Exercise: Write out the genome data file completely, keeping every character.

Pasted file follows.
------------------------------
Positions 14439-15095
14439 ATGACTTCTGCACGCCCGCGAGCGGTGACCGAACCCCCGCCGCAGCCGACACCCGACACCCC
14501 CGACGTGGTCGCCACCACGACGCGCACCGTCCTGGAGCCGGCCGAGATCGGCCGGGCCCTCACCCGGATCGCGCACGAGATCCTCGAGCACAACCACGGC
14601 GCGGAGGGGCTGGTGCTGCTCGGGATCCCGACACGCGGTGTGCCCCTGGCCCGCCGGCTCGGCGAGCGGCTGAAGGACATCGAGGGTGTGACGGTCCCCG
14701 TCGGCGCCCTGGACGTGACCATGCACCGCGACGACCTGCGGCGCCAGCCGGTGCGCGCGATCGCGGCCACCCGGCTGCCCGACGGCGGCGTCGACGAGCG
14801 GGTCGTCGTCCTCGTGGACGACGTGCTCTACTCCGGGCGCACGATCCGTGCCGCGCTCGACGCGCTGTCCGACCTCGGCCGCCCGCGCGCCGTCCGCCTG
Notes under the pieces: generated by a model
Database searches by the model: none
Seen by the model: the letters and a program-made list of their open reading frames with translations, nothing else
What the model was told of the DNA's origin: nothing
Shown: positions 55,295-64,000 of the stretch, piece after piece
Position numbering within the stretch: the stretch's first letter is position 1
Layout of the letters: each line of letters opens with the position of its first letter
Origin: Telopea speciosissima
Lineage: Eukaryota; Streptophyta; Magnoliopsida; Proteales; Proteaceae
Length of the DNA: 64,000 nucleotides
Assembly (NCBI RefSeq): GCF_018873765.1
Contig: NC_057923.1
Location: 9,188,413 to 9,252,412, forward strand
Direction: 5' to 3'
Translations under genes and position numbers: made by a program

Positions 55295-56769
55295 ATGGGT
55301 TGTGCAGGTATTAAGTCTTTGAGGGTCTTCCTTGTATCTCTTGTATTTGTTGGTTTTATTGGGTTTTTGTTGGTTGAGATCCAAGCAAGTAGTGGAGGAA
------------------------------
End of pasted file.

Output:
Positions 14439-15095
14439 ATGACTTCTGCACGCCCGCGAGCGGTGACCGAACCCCCGCCGCAGCCGACACCCGACACCCC
14501 CGACGTGGTCGCCACCACGACGCGCACCGTCCTGGAGCCGGCCGAGATCGGCCGGGCCCTCACCCGGATCGCGCACGAGATCCTCGAGCACAACCACGGC
14601 GCGGAGGGGCTGGTGCTGCTCGGGATCCCGACACGCGGTGTGCCCCTGGCCCGCCGGCTCGGCGAGCGGCTGAAGGACATCGAGGGTGTGACGGTCCCCG
14701 TCGGCGCCCTGGACGTGACCATGCACCGCGACGACCTGCGGCGCCAGCCGGTGCGCGCGATCGCGGCCACCCGGCTGCCCGACGGCGGCGTCGACGAGCG
14801 GGTCGTCGTCCTCGTGGACGACGTGCTCTACTCCGGGCGCACGATCCGTGCCGCGCTCGACGCGCTGTCCGACCTCGGCCGCCCGCGCGCCGTCCGCCTG
Notes under the pieces: generated by a model
Database searches by the model: none
Seen by the model: the letters and a program-made list of their open reading frames with translations, nothing else
What the model was told of the DNA's origin: nothing
Shown: positions 55,295-64,000 of the stretch, piece after piece
Position numbering within the stretch: the stretch's first letter is position 1
Layout of the letters: each line of letters opens with the position of its first letter
Origin: Telopea speciosissima
Lineage: Eukaryota; Streptophyta; Magnoliopsida; Proteales; Proteaceae
Length of the DNA: 64,000 nucleotides
Assembly (NCBI RefSeq): GCF_018873765.1
Contig: NC_057923.1
Location: 9,188,413 to 9,252,412, forward strand
Direction: 5' to 3'
Translations under genes and position numbers: made by a program

Positions 55295-56769
55295 ATGGGT
55301 TGTGCAGGTATTAAGTCTTTGAGGGTCTTCCTTGTATCTCTTGTATTTGTTGGTTTTATTGGGTTTTTGTTGGTTGAGATCCAAGCAAGTAGTGGAGGAA